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The Maldives is not only a paradise of tropical islands, but it also offers a delicious cuisine known as Dhivehi cuisine. Influenced by neighbouring countries like India and Sri Lanka, Maldivian cuisine features a blend of traditional flavours with its own unique identity. The cuisine is based on coconut, fish, and starches, resulting in a distinct taste of mild spiciness, delicate sweetness, and an exotic flavour. The cooking traditions have been passed down through generations, making Maldivian cuisine a must-try for any foodie visiting the Maldive islands.
In the Maldives, coconuts, also known as ‘kurumba’ in Dhivehi, are an essential component of the culture and cuisine. This is evident from the fact that the coconut palm has been declared the country’s national tree. The coconut is a main ingredient in Maldivian cuisine, and it is used in various forms, such as grated, shaved, and liquid coconut milk. It is also used as oil in deep-fried dishes.
The traditional Maldivian tool used for grating coconut is called the ‘hunigondi.’ It is a long low chair with a serrated steel blade at the end that shreds the coconut into a bowl below. The grated coconut can be used as is or soaked in water and squeezed to extract coconut milk, known as ‘kaashi kiru.’ Coconut milk is an essential ingredient in many Maldivian dishes, including curries, and is also used in fruit-based beverages and mocktails.
Fish is a crucial ingredient in Maldivian cuisine, with tuna being the most popular. The Maldives is home to various species of tuna, including a frigate, little tunny, skipjack, and yellowfin tuna, commonly used in fresh or dried dishes. Other fish species such as bigeye scad, mahi-mahi, mackerel scad, and wahoo are also popular and can be boiled or processed.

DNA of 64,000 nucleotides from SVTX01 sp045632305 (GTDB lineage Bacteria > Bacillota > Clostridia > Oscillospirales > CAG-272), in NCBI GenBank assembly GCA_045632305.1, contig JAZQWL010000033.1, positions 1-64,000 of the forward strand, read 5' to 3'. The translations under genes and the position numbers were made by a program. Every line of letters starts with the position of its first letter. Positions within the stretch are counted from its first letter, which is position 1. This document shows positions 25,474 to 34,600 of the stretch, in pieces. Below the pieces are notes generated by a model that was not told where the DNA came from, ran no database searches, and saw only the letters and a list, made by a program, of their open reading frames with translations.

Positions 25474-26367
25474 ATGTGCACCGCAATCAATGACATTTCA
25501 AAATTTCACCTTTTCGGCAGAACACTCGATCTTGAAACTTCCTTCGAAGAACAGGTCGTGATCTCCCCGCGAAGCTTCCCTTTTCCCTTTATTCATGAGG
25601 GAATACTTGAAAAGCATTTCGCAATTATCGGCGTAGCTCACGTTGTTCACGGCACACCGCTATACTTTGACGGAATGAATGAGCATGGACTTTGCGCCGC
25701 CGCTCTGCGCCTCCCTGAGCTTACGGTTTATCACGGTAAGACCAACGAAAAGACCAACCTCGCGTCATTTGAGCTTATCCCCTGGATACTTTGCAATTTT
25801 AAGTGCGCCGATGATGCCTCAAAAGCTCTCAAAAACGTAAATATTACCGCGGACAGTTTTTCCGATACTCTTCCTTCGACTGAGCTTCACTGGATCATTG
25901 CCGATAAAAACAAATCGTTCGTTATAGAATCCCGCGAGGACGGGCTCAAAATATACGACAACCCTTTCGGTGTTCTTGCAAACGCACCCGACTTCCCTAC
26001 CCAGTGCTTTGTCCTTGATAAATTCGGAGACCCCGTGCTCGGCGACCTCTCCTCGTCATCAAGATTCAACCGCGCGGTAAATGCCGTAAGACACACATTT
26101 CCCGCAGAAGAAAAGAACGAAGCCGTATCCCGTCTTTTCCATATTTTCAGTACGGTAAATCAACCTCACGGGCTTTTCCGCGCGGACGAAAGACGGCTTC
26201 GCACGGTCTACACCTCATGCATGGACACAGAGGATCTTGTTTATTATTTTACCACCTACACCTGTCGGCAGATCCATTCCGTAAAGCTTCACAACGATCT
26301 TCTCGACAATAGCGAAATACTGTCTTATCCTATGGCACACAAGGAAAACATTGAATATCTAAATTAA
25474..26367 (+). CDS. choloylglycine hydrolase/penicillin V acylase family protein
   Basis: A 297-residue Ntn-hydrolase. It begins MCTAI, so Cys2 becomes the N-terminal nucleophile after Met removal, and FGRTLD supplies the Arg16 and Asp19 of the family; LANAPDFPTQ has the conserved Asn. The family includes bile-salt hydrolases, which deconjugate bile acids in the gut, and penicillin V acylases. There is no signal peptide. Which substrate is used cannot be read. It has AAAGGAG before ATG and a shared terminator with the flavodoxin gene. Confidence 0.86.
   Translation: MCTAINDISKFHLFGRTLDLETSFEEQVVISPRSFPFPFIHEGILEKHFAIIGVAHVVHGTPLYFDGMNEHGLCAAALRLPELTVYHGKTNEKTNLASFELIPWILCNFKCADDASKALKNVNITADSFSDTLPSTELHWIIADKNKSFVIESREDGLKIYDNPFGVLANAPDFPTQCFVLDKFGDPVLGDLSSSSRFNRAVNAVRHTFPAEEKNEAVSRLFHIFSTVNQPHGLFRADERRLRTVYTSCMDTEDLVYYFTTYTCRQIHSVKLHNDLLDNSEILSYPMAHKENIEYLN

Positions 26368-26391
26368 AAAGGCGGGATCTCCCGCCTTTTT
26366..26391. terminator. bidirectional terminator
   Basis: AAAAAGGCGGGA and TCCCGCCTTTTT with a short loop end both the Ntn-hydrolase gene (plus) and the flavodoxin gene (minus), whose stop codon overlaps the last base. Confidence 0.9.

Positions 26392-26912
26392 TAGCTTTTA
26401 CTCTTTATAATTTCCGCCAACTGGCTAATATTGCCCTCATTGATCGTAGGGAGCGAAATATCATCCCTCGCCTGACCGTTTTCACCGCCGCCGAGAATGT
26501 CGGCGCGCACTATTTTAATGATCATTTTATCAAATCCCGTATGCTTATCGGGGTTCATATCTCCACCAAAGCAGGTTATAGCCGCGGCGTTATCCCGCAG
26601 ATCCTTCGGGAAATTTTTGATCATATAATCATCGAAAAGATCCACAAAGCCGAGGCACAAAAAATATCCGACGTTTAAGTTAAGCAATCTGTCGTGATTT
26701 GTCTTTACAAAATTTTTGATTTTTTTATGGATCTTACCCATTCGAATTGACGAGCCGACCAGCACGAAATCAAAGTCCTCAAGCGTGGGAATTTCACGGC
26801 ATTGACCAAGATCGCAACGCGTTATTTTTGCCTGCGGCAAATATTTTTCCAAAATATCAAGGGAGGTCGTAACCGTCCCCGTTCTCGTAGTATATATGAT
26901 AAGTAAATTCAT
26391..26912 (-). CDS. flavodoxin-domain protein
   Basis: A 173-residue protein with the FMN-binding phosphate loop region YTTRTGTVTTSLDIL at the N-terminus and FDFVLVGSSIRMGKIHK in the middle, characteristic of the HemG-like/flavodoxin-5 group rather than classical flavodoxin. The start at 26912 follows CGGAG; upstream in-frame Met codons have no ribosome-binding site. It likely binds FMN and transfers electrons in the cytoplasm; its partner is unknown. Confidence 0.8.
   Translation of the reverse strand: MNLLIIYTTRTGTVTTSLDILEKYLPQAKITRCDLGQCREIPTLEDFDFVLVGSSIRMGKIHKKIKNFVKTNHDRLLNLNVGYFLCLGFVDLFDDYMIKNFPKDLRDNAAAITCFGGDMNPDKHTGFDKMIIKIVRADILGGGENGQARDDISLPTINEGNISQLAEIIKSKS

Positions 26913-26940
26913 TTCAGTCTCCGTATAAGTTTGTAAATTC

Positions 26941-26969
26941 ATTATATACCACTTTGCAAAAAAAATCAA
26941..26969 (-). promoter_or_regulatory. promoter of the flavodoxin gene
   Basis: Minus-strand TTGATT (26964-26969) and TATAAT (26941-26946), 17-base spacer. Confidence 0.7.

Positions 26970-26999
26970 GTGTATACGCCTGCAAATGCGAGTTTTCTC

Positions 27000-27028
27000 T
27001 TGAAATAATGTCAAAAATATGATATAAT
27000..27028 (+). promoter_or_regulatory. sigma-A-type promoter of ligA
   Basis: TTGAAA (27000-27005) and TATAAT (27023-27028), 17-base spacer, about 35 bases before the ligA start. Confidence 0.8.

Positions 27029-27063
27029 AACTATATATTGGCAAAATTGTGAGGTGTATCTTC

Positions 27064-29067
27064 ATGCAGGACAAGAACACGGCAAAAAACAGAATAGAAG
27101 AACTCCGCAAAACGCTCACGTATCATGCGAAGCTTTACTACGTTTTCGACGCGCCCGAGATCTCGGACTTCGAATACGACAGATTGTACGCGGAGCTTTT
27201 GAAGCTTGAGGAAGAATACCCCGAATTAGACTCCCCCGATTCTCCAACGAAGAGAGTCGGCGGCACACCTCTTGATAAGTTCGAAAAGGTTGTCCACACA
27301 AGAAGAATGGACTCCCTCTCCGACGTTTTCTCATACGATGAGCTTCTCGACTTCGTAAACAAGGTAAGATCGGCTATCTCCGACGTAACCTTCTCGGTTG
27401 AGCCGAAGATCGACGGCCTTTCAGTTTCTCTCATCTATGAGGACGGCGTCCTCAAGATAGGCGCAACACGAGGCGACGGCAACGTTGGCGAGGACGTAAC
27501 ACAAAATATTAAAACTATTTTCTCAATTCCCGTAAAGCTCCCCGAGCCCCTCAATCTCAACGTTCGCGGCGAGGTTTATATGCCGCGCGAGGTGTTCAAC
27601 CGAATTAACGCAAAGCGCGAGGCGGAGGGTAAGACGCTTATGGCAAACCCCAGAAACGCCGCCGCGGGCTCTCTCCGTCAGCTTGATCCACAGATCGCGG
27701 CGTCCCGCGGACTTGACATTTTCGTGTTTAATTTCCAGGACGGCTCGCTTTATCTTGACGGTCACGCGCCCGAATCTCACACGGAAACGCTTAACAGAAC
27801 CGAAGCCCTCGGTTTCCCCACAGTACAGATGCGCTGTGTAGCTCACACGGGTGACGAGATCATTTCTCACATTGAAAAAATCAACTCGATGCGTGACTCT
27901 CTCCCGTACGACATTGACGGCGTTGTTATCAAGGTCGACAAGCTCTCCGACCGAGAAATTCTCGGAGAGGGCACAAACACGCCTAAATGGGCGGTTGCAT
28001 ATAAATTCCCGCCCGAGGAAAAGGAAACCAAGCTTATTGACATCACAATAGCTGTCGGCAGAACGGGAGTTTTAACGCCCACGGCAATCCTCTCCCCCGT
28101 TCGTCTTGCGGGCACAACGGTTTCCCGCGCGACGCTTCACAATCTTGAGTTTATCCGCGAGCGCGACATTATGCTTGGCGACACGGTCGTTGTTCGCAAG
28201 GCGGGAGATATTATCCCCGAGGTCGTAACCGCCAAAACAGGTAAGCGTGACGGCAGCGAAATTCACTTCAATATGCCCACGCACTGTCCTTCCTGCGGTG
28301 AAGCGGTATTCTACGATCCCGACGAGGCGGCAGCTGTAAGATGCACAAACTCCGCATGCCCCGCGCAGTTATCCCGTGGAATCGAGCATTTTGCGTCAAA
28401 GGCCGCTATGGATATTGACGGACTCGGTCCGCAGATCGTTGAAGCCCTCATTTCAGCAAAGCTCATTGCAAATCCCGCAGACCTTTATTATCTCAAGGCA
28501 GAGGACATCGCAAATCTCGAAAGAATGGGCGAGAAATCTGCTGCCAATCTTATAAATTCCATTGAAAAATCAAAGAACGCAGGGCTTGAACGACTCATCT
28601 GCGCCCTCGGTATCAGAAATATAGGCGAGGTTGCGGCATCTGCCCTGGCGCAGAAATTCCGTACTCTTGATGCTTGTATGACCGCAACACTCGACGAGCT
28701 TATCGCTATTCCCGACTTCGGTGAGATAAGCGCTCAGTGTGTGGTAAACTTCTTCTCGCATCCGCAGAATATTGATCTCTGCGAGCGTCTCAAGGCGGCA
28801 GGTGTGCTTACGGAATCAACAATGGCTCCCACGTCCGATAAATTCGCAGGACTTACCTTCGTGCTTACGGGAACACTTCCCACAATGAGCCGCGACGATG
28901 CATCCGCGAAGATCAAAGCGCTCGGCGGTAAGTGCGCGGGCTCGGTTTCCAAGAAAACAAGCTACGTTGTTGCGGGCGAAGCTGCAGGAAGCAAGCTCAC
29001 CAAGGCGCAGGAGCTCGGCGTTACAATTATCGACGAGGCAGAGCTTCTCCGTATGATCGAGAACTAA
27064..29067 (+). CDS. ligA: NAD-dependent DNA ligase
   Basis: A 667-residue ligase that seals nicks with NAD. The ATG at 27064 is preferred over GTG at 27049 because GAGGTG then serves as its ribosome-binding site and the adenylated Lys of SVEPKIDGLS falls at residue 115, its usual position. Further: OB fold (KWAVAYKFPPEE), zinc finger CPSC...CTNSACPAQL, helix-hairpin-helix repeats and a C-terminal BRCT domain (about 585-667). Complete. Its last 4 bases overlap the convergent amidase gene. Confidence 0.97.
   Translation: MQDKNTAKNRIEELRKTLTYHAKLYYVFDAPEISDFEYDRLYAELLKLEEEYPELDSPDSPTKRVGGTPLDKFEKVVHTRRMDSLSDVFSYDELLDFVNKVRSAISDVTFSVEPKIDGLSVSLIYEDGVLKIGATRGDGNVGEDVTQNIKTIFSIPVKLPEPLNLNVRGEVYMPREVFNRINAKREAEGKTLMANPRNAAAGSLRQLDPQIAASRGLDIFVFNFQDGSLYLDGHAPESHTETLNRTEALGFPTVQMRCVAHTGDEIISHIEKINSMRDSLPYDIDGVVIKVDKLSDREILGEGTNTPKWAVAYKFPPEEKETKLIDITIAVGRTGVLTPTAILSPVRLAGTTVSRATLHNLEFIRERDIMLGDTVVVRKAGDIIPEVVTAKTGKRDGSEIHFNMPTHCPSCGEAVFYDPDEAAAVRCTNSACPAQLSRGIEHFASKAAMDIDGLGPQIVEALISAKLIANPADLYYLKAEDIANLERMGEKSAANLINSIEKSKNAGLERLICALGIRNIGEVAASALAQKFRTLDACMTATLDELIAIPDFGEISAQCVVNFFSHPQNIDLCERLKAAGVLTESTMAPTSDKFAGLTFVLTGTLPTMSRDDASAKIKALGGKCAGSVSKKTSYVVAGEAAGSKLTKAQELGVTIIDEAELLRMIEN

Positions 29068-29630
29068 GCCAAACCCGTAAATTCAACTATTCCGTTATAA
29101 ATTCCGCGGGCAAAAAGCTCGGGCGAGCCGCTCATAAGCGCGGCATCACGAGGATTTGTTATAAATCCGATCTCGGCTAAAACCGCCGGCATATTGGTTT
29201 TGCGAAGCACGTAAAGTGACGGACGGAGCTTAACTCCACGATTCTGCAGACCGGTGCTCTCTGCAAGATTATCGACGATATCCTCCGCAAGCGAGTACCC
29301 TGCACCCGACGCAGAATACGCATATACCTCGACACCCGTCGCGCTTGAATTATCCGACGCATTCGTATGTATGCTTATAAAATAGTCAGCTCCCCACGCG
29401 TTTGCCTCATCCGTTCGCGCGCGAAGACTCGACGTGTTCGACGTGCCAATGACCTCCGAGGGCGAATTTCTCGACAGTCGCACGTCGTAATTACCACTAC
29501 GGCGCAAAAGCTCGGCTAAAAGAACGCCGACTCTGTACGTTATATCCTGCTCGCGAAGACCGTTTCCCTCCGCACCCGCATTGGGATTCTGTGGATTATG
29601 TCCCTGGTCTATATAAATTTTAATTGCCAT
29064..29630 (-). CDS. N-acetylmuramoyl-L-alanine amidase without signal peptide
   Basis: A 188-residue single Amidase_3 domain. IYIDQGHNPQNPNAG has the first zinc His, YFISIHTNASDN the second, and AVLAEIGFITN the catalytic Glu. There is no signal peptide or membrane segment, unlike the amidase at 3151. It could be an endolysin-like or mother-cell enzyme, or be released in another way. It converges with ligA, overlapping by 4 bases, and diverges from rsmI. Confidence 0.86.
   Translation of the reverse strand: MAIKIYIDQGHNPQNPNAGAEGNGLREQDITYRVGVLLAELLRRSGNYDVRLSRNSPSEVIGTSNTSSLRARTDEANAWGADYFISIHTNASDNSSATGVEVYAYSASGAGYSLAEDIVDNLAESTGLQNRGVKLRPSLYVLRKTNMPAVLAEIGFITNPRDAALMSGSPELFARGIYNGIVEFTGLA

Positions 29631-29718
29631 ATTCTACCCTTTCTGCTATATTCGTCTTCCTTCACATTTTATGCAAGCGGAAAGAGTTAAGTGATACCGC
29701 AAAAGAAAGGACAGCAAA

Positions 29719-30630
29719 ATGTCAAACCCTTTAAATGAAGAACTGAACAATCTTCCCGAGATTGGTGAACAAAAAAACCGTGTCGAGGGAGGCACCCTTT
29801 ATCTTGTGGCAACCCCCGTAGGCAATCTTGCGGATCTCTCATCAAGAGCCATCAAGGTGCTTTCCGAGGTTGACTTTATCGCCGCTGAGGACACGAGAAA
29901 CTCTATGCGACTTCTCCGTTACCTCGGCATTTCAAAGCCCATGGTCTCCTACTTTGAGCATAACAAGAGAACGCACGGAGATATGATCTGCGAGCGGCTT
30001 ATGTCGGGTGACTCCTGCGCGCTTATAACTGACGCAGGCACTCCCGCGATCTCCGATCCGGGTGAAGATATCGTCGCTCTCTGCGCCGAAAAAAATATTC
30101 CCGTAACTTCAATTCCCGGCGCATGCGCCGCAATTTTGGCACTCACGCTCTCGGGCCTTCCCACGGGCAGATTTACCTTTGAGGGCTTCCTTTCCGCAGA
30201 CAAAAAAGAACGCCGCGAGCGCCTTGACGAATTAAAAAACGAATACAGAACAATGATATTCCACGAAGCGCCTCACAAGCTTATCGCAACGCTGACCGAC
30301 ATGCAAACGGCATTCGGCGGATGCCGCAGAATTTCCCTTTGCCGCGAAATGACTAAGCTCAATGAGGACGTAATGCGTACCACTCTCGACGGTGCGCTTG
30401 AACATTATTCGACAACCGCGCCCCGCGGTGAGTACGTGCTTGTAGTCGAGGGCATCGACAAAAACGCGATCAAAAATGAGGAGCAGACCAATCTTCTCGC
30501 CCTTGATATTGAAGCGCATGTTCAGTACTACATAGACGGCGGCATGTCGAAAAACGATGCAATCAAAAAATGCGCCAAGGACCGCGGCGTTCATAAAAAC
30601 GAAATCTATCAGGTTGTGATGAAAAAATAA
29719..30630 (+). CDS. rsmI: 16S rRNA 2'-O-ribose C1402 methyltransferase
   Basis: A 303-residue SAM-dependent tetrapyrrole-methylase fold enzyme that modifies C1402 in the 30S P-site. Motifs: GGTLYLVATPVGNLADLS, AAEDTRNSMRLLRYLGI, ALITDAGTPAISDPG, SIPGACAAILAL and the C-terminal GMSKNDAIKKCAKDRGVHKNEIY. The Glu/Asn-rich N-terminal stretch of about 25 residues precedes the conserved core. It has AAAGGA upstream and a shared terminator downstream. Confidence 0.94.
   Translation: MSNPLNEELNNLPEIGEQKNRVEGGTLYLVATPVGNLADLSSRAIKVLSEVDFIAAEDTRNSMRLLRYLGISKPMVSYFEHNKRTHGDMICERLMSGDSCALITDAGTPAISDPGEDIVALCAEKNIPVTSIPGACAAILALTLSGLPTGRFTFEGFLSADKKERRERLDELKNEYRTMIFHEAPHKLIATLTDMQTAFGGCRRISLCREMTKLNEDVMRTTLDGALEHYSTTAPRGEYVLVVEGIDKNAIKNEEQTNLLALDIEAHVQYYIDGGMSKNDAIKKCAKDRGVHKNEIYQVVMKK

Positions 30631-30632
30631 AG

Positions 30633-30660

Tuna can be prepared cooked, cured, smoked, or sundried, while other fish are typically grilled or deep-fried. Processed tuna, known as Maldives fish, is used as pieces or shavings and is dry processed. Tuna curries use raw or still-soft processed tuna cut into small sections. Tuna is also used in snacks such as bajiya, kulhi boakiba, fatafolhi, kavaabu, gulha, and masroshi. Mas huni, a traditional Maldivian breakfast item, is made from dry processed tuna mixed with coconut, onions, and chilli. Another essential ingredient in Maldivian cuisine is the thick brown paste made from tuna known as rihaakuru.
Starches are a crucial component of Maldivian cuisine and are utilized in various forms, including tubers like cassava (dandialuvi), sweet potato (kattala), and taro (ala), as well as fruits such as breadfruit (bambukeyo) or screw pine (kashikeyo). Rice is also a staple, either consumed boiled or ground into flour. Boiled tubers and breadfruit are commonly eaten, while the screw pine fruit is typically consumed raw in thin slices.
Featured Cover Image: @saa_samaahath | Featured Images: Visit Maldives